20 May 2016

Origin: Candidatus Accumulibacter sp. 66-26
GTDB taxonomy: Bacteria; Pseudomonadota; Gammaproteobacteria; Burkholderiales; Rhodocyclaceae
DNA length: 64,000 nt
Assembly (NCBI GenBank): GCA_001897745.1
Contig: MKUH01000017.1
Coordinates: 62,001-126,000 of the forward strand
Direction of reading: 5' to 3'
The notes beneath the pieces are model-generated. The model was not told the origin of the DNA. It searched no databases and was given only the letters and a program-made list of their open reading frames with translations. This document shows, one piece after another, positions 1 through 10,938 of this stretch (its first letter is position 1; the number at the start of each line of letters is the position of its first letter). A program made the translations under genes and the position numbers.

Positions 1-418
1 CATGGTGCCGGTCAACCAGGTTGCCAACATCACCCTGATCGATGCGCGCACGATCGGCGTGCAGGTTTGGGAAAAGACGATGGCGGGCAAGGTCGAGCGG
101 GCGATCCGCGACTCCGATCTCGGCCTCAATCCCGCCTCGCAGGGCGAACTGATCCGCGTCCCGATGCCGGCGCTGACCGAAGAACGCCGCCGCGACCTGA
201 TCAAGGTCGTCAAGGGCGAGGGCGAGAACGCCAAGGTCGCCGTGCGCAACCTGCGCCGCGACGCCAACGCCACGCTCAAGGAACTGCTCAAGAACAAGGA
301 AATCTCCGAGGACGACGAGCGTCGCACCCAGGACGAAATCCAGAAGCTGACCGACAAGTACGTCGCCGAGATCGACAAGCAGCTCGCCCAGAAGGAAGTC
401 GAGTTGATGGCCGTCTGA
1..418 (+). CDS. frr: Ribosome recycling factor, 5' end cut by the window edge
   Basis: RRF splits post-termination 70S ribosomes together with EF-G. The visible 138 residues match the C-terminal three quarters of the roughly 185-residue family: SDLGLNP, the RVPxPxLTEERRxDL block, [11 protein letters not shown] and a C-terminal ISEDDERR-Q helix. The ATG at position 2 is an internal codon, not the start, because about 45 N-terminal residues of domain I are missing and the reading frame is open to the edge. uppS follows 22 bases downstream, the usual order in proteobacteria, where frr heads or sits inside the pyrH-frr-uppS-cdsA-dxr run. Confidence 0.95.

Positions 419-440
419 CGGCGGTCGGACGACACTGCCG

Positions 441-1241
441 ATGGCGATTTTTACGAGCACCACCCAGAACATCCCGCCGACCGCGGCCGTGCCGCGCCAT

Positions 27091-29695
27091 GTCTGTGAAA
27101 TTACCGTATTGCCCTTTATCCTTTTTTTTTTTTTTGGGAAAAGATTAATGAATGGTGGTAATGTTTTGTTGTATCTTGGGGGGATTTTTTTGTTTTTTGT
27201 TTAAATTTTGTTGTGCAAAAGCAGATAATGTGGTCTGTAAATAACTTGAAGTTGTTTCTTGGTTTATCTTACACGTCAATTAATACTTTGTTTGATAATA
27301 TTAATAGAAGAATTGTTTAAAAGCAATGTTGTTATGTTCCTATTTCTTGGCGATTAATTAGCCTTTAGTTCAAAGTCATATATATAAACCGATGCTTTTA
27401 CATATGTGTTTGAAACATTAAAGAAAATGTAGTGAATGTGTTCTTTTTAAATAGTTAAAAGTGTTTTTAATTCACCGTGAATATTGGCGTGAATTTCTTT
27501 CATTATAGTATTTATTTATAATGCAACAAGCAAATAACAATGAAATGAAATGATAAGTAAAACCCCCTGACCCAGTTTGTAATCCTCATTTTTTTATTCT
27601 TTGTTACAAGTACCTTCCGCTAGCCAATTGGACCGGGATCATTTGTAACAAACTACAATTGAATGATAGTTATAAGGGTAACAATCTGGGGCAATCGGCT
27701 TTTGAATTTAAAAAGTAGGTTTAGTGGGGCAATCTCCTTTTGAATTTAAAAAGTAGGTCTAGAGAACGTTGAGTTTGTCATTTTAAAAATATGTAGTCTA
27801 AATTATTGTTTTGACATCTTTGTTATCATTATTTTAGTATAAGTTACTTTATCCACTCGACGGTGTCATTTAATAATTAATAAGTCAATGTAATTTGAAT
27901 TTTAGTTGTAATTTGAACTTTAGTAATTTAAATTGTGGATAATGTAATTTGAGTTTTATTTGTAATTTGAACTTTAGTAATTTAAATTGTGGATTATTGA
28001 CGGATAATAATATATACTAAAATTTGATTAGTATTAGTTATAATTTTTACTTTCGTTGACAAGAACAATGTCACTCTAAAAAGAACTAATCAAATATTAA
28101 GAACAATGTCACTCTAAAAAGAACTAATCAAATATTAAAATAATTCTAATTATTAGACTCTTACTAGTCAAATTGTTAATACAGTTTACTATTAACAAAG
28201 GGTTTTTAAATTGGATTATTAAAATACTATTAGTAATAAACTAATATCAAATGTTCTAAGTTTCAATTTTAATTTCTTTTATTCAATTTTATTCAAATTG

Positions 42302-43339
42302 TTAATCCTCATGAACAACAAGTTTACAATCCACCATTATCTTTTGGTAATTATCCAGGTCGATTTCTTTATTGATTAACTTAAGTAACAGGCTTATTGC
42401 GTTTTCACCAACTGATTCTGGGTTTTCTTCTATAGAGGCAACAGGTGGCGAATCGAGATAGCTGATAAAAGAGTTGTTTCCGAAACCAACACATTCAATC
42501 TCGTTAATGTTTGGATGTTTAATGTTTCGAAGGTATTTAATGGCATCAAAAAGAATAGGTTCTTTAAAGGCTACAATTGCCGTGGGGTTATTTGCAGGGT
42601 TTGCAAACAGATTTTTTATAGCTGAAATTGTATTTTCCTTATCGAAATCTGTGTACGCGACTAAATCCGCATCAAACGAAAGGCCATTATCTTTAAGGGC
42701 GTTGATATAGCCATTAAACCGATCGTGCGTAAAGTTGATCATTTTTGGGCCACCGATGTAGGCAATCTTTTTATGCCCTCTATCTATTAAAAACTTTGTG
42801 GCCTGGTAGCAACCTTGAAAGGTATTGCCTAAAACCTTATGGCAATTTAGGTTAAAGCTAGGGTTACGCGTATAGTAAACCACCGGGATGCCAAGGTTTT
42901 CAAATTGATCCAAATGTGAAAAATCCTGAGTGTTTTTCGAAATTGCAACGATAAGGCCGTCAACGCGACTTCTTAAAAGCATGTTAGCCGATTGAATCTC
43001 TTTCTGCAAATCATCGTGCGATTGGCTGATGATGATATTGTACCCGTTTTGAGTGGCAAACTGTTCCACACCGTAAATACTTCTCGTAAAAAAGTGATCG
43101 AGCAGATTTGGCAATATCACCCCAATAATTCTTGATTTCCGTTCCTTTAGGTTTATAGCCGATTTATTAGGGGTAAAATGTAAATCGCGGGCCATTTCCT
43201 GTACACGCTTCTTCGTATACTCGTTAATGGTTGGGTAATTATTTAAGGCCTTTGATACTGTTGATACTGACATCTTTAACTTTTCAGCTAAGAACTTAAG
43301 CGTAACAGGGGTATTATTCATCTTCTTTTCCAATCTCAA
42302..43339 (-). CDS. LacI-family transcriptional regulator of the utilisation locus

Congratulations, you’ve finished the application and interview process and have secured a new job! While these were important steps to get you the job, the first few days or weeks in the new role are equally as important. During the early stages, your manager will be looking for signs to determine if they made the right decision to hire you, so it’s important to put your best foot forward. In order to ensure you make a good first impression, be sure to avoid making the following mistakes: Not following directions – Your ability to take direction well will have a direct impact on how well you’re able to perform in your role. With most new jobs, there will be a learning curve and you will undoubtedly make mistakes within your first few weeks. However, making repeated mistakes or failing to follow directions carefully may start to raise some red flags about your attention to detail, so try to employ more active listening skills to ensure you can make better decisions. Repeatedly arriving late – New hires often make the mistake of getting comfortable too quickly. While it is important to make the effort to get acclimated to your new environment, try your best to avoid forming bad habits early. For example, arriving five minutes late once in a while might not be a big deal, however, consistently arriving late is something a manager will take notice of as it puts a spotlight on your lack of respect for the company’s time. Missing deadlines – Your inability to regularly meet deadlines may speak negatively to your time management and dependability as an employee. To ensure your department can run efficiently, it’s important to show your manager as well as your teammates that you can handle the responsibilities required of you in a timely fashion. Dressing inappropriately – As a new hire, you should be aware of what your attire says about you as a professional. Don’t allow the initial excitement of getting the job cloud your judgement when it comes to your professional appearance. Moving forward, make it a goal to maintain the same professional image you presented throughout the interview process on a regular basis. Communicating poorly – Communication is key in the workplace and essential to working collaboratively. Sending emails with numerous grammatical errors, for example, are the types of subtle lapses in communication that can affect how others choose to work with you in the future. Not taking constructive criticism – A large part of getting used to a new job is learning from your mistakes. However, responding negatively to receiving constructive criticism from your manager or team members can highlight a lack of accountability for the mistakes you make. Misusing the internet and social media – If your job requires you to sit at a desk for the majority of the day, it can be tempting to browse social media and various websites frequently. However, it may become a problem if your internet browsing impacts your productivity. For example, browsing social media sites while you eat or during a break is fine, but if you routinely post updates, browse websites, and use instant messaging platforms all day, this can surely affect your level of focus—leaving more room for errors. Not being personable enough – When establishing a connection with team members in a new environment, first impressions can go a long way. As a new hire, failing to build a rapport with the people you work with can affect your working relationships and impact your professional reputation moving forward. Not staying organized – While you’re still new and asking questions, make sure you fully understand what’s expected of you. Once you’re clear, stay organized and establish ambitious but manageable goals. You want to show your employer that you can manage a productive balance of quality and quantity.